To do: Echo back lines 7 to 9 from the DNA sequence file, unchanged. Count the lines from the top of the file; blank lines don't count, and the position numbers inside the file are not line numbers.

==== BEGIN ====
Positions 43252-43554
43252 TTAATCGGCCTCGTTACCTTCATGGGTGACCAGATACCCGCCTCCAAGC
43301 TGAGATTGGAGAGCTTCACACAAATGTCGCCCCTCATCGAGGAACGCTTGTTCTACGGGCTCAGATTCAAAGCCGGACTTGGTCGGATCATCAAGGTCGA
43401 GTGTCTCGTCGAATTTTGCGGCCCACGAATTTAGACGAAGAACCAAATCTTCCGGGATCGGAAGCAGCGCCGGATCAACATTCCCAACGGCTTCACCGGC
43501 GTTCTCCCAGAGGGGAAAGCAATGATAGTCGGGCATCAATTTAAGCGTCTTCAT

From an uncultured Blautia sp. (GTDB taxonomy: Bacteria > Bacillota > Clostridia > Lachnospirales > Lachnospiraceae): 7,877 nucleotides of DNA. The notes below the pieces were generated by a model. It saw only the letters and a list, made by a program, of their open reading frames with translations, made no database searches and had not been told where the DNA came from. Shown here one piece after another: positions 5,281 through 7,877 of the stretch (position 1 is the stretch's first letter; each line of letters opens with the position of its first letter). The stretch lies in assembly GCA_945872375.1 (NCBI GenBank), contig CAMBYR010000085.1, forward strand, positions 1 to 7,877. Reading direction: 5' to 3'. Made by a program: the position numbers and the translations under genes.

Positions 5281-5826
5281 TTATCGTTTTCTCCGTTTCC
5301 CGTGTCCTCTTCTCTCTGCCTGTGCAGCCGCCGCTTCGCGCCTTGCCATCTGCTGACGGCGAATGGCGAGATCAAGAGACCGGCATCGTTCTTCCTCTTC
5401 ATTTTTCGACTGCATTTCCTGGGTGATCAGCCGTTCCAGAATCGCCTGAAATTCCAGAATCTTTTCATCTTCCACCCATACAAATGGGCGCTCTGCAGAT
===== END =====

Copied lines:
Positions 5281-5826
5281 TTATCGTTTTCTCCGTTTCC
5301 CGTGTCCTCTTCTCTCTGCCTGTGCAGCCGCCGCTTCGCGCCTTGCCATCTGCTGACGGCGAATGGCGAGATCAAGAGACCGGCATCGTTCTTCCTCTTC